While Amitav sat sipping tea, admiring the wonders of the tranquil and gorgeous sunset, Aarav returned home with the football in his hands. With a big, broad curve on his face, Aarav said, "Dad, I scored 5 goals today. 5 GOALS. I'm improving, Dad." His smile helped to exude an extreme sense of happiness.
Planting a kiss, Amitav said, "That's great, Aarav, I'm proud of you. I'm making you some toast, go change, and come down quickly."
"Dad, my head is……….."
In a jiffy, Aarav fell down, dashing against the ground.
Sprinkling some water on his face, he screamed, "Aarav, get up Aarav." With his eyes half opened, he gently wiped his face and said, "I'm alright, Dad. Help me in my room, please."
As he laid on his bed muffled up in a glisteningly pure blanket, Amitav lulled him to sleep. Picking up the cell phone, he dialed Aparna's number.
"Hello Aparna, Aarav fell unconscious once again. Let's take him to Dr. Shetty, what do you think?" "Okay, I'll talk to Dr. Shetty about it. I'll be home in an hour, take care of him."
With the aid of her site tho, Aparna listened to the 10-year-old's heart. "Aarav, Mamma is disappointed with you."
Wrapping his arms around Aparna's waist, he said, "I'm sorry, Mamma. I'm sorry."
"Amitav, I have talked to Dr. Shetty, let's take him for a blood test."
They hurried him to Dr. Shetty's clinic. As Dr. Shetty was occupied with his needles and scalpels, Amitav and Aparna waited for him in his cabin.
With a gravely calm voice, Dr. Shetty said, "Hello Dr. Aparna, there's nothing to worry about. There might be a small fall in the blood sugar level. He will be fine."
When Aarav was completely absorbed in his story, Dr. Shetty nonchalantly pricked the needle through his delicately bronzed skin. Resting her palms on Aarav's shoulders, Aparna said, "Thank You, Doctor. Do give me a call once his reports are out."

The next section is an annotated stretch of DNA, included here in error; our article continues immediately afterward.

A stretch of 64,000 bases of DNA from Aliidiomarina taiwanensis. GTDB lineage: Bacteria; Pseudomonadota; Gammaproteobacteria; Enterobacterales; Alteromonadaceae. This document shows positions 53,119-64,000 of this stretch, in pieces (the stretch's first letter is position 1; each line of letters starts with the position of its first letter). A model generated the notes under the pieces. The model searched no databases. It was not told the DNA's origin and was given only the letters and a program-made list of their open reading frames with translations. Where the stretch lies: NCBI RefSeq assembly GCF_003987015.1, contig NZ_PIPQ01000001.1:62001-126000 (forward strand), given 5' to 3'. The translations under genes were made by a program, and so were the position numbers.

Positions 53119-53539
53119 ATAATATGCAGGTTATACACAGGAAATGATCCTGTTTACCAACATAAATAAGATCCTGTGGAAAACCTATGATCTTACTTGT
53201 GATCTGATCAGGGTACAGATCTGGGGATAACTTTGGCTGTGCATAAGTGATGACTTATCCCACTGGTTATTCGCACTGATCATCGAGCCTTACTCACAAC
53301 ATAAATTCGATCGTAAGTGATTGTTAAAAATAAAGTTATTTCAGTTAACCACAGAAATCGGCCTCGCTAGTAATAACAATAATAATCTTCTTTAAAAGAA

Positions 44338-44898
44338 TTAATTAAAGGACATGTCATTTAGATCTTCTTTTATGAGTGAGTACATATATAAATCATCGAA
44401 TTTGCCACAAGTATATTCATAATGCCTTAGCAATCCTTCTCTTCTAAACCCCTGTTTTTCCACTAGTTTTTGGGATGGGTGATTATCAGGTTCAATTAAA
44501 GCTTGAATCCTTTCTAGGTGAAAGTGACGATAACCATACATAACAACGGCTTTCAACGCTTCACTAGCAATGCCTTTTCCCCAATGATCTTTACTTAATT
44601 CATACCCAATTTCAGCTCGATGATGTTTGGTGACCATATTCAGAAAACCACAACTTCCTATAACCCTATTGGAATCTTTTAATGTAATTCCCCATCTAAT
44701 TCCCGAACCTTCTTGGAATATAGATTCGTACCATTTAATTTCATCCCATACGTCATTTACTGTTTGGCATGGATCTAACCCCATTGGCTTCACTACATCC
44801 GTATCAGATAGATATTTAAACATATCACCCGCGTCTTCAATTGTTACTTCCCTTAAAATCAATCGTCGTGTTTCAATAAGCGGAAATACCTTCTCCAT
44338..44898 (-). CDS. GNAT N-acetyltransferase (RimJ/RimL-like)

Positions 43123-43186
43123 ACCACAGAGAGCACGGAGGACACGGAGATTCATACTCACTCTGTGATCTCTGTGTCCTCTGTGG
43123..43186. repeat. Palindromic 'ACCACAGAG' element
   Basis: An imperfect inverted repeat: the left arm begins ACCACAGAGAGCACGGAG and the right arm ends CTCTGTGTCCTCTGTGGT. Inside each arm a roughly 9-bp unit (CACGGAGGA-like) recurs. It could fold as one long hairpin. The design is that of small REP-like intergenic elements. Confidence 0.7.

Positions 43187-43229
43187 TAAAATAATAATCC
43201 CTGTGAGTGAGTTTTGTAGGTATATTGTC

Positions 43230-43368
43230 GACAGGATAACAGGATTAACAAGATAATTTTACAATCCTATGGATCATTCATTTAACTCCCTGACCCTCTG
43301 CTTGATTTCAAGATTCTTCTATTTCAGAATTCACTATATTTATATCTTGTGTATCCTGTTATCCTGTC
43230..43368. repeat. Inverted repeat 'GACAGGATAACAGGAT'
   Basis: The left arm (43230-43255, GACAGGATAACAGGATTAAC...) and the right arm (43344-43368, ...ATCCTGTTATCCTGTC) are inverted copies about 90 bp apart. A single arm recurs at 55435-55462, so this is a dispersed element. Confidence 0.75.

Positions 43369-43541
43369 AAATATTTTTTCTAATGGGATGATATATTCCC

The next day as the sun rose, decorating the East sky with an orange-yellow hue, Aparna walked to the window to feel the rays of the sun. While she stood there feeling the breeze on her face, Amitav walked to her with a mug of black coffee. As she sat sipping her favorite coffee and went through the columns of the newspaper, her phone vibrated.
"Hello Aparna, Aarav's reports are out."
"Okay, Dr. Shetty, I will be there in 15 minutes." As her lips moved in prayer and her mind was lost in prayer, Aparna hastened to Dr. Shetty's clinic.
"Hello, doctor. Where are his reports? Is everything fine?"
"Aparna, Aarav is diagnosed with Leukaemia."
Plopping herself down on the nearest chair, Aparna wailed, "NO, this can't happen." As Dr. Shetty drove Aparna to her house, he said, "Aparna, Aarav is in his initial stages and we need to immediately get started with his treatment. Stay strong."
Initially, Aarav couldn't get into his head that he had Leukaemia and his throat tightened at the fact he was diagnosed with cancer. His initial reaction of disbelief was followed by a period of distress characterized by mixed symptoms of anger, anxiety, and depression. But Dr. Mehta's treatment had helped him enter into an adjustment phase.
One day when Aparna walked to Aarav's room with his favorite French toast and a glass of apple smoothie, she found him standing in front of the mirror with a trimmer in his hand.
Clasping him in her arms, she whispered, "Bald is beautiful. You are the strongest, my son."
As Dr. Mehta capped his final chemotherapy, he asked, "How do you feel now that you're done with your chemotherapy?
In a low and quiet voice, Aarav said, "I feel my exhaustion has ended with the last infusion. Thank You, doctor."
15 years had elapsed and Aarav's anaemically pale skin had turned flawlessly fair. With a narrower facial shape, Aarav looked handsome in his browner skin and darker eyebrows.
"Aarav, your tickets are here", said Amitav.
As Aparna helped him with his bags and suitcases, Amitav made him his favorite French toast and smoothie.
"Take care, Aarav. Dad and I'll miss you", she said in a quavering voice. Embracing him warmly for one last time, Amitav and Aparna bade him goodbye.
Gradually, Aarav, Amitav, and Aparna saw less of each other and as years rolled by, the miles of distance hindered their friendship, severing their ties.
As Aparna kept herself engrossed with her scalpels and scissors and Amitav kept himself engaged in his terrace garden, sowing the seeds and watering them, they watched every sunset together holding onto each other through the highs and lows of the rut, missing their bond with Aarav.
Struggling with her life on her death bed at 80, with her finger swaddled around Amitav's palm, Aparna maffled, "Amitav, don't let Aarav know that we are his foster parents. We chose to love him and we chose to adopt him. Don't tell him about his adoption. Take care, Amitav. Tell Aarav that Mamma loves him the most."
While Amitav caressed her soft black hair, Aparna breathed her last.
Since the day he had lost Aparna, the sunsets didn't seem as tranquil and gorgeous as they used to be.